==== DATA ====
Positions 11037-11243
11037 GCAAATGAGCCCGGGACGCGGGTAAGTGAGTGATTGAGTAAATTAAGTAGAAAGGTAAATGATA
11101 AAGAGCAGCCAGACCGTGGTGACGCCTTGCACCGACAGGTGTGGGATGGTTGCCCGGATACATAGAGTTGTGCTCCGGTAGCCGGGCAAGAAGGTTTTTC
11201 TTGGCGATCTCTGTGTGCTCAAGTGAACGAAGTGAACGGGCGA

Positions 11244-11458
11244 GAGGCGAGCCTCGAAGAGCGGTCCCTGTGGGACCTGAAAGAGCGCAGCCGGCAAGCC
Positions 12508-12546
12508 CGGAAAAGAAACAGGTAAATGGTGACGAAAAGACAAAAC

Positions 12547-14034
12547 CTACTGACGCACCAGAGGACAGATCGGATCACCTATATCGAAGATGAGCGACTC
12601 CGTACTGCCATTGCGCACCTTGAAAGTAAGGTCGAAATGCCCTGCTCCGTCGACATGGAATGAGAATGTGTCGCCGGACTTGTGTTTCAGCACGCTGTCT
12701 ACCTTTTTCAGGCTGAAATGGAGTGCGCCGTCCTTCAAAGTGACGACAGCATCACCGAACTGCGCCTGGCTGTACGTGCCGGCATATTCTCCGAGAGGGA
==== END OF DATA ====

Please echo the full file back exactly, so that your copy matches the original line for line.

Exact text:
Positions 11037-11243
11037 GCAAATGAGCCCGGGACGCGGGTAAGTGAGTGATTGAGTAAATTAAGTAGAAAGGTAAATGATA
11101 AAGAGCAGCCAGACCGTGGTGACGCCTTGCACCGACAGGTGTGGGATGGTTGCCCGGATACATAGAGTTGTGCTCCGGTAGCCGGGCAAGAAGGTTTTTC
11201 TTGGCGATCTCTGTGTGCTCAAGTGAACGAAGTGAACGGGCGA

Positions 11244-11458
11244 GAGGCGAGCCTCGAAGAGCGGTCCCTGTGGGACCTGAAAGAGCGCAGCCGGCAAGCC
Positions 12508-12546
12508 CGGAAAAGAAACAGGTAAATGGTGACGAAAAGACAAAAC

Positions 12547-14034
12547 CTACTGACGCACCAGAGGACAGATCGGATCACCTATATCGAAGATGAGCGACTC
12601 CGTACTGCCATTGCGCACCTTGAAAGTAAGGTCGAAATGCCCTGCTCCGTCGACATGGAATGAGAATGTGTCGCCGGACTTGTGTTTCAGCACGCTGTCT
12701 ACCTTTTTCAGGCTGAAATGGAGTGCGCCGTCCTTCAAAGTGACGACAGCATCACCGAACTGCGCCTGGCTGTACGTGCCGGCATATTCTCCGAGAGGGA